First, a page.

Making the 20% Off-the- Job Learning Rule Work for the Business

A significant part of the new trailblazer Apprenticeships and probably the
most talked about ‘funding rule’ is the 20% ‘off-the-job learning’

This is defined as learning which is undertaken outside of the normal
day-to-day working environment and leads towards the achievement of an
Apprenticeship. This can include training that is delivered at the
Apprentice’s normal place of work but must not be delivered as part of
their normal working duties, and does not include training which takes
place outside the Apprentice’s paid working hours.

The off-the-job training must be directly relevant to the
apprenticeship framework or standard and could include:

“The teaching of theory (for example, lectures, role playing, simulation
exercises, online learning, manufacturer training).

“Practical training; shadowing; mentoring; industry visits and attendance
at competitions.

Learning support and time spent writing assessments/assignments.”

Off-the-job training does not include:

“English and maths (up to level two) which is funded separately

“progress reviews or on-programme assessment required for an apprenticeship
framework or standard

“training which takes place outside the apprentice’s paid working hours”

Whilst the above description by the ESFA is broad and potentially open to
misinterpretation; further guidance has been released recently to help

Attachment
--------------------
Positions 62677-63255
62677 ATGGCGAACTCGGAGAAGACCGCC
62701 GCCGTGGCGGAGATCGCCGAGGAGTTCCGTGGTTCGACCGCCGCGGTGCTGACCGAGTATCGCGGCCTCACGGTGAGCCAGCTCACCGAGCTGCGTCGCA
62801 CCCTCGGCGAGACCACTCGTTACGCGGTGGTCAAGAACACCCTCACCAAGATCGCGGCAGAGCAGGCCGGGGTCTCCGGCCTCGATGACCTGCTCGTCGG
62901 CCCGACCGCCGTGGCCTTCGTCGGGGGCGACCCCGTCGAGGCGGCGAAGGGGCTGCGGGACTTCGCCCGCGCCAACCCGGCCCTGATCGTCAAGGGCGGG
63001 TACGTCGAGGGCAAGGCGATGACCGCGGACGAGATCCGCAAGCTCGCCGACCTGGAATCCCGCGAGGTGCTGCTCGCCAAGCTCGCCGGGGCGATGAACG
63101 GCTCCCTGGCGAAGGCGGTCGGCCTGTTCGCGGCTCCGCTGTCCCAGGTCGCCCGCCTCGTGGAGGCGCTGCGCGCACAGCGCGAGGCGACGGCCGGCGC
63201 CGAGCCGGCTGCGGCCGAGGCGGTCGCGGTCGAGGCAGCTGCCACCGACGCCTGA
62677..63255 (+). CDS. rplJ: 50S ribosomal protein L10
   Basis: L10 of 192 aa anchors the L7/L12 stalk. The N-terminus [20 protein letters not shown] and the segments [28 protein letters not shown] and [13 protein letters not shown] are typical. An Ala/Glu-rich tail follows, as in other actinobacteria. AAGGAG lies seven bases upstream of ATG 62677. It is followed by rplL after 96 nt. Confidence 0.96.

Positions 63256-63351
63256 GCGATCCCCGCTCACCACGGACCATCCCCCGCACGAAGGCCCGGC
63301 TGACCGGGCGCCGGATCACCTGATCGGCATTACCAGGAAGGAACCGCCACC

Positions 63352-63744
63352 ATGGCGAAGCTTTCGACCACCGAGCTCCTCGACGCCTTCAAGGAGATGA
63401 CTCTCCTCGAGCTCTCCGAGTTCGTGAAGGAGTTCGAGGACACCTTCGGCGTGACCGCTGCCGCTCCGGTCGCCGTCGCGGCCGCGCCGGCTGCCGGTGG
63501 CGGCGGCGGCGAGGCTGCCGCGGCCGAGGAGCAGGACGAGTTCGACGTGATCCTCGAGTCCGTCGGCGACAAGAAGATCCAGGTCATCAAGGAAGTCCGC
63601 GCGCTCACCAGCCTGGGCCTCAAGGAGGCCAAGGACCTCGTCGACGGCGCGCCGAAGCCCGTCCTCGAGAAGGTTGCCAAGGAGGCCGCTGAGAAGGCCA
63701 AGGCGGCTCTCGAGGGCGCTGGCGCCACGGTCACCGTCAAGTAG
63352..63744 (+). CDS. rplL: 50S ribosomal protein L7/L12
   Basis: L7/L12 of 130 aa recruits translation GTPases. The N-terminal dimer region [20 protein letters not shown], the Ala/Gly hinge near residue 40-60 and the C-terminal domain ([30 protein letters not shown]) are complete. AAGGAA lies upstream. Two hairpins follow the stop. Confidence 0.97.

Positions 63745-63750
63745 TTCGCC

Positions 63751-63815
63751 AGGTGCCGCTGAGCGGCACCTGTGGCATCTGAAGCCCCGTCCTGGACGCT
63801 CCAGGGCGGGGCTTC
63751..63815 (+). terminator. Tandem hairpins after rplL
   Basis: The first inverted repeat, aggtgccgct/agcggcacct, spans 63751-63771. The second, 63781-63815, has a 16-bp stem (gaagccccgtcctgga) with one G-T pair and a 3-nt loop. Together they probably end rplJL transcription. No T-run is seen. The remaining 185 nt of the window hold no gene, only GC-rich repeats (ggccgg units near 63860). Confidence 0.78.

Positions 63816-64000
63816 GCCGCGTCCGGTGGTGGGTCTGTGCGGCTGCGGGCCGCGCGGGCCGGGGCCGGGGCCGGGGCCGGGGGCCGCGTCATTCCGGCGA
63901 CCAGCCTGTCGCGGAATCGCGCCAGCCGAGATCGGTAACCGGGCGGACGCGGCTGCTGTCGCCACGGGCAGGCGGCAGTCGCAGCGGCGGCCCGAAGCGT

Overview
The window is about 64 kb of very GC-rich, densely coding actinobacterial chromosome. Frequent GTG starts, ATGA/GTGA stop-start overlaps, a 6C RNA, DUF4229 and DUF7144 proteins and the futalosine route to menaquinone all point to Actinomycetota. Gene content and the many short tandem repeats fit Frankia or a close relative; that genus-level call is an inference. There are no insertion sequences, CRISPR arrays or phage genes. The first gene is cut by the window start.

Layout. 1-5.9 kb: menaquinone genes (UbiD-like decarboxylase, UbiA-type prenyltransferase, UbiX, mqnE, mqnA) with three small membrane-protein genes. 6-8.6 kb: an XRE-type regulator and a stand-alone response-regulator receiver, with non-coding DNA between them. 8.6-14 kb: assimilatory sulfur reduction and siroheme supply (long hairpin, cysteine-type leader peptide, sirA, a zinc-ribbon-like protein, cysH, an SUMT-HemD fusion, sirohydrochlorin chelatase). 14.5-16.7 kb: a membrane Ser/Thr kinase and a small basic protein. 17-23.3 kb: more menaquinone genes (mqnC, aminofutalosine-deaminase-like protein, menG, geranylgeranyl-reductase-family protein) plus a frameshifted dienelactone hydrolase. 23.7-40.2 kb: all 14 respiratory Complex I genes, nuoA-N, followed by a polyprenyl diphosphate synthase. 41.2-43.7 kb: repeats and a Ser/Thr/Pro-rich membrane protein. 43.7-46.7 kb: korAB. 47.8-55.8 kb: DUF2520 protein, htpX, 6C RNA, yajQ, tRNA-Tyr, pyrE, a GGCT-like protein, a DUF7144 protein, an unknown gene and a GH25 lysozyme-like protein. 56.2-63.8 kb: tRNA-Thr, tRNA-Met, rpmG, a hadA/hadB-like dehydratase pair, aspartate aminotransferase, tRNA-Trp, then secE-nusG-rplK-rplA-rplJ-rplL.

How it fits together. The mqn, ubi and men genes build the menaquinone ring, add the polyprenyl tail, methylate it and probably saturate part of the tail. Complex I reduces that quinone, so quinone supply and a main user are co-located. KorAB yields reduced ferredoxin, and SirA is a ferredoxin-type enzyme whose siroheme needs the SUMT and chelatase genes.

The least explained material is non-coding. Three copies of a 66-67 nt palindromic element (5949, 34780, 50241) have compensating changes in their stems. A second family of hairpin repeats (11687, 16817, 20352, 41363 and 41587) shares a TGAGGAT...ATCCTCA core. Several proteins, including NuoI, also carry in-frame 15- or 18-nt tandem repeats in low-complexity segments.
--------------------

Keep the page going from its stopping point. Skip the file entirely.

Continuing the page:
build a more practical understanding of this requirement.

As an approved Apprentice Assessment Organisation (AAO), Adalta recommend
that the provider agrees with the Employer a programme plan of learning
that defines and quantifies the time that make up the 20%.

A starting point is agreeing the length of the programme and calculating
how many hours are required to meet ‘20%’; this provides a framework from
which to structure and develop a programme of learning. For example, an
18-month programme for an Apprentice working 37 hours per week works out at
approximately 28 hours per month; taking care, of course to ensure that the
minimum programme duration has been met.

The next stage is to agree what ‘off-the-job learning’ activities will help
the Apprentice to meet the requirements of the Standard. Examples of
learning activities may include:

  • Workshops
  • Professional management qualification
  • Online learning
  • Work-based project(s)
  • Professional discussions
  • Self-guided learning
  • Experiential learning
  • Coaching
  • Mentoring

An important consideration in our experience is to explore which learning
activities are more effective in meeting the ‘knowledge’ requirements of
the Standard and which are more conducive to meeting the ‘skills/ behaviour
requirements of the Standard. This should result in a careful blend of
learning that is defined, aligned to the outcomes of the Standard and

Apprentices are required to evidence that they have met the outcomes of the
Standard. However, often the learning activities themselves do not produce
the evidence needed. Therefore, providers may also need to identify a range
of assessment methodologies and tools that will help to produce specific
evidence to demonstrate how the Apprentice has met the knowledge, skills
and behavioural requirements of the Standard.

From an end point assessment perspective, it is important that the
Apprentice’s portfolio of evidence signposts which piece of evidence
correlates with which aspects of the Standard. Your AAO should be able to
provide guidance on how to practically structure and manage evidence.

For further details on how Adalta Development support approved providers in
delivering management apprenticeships, please contact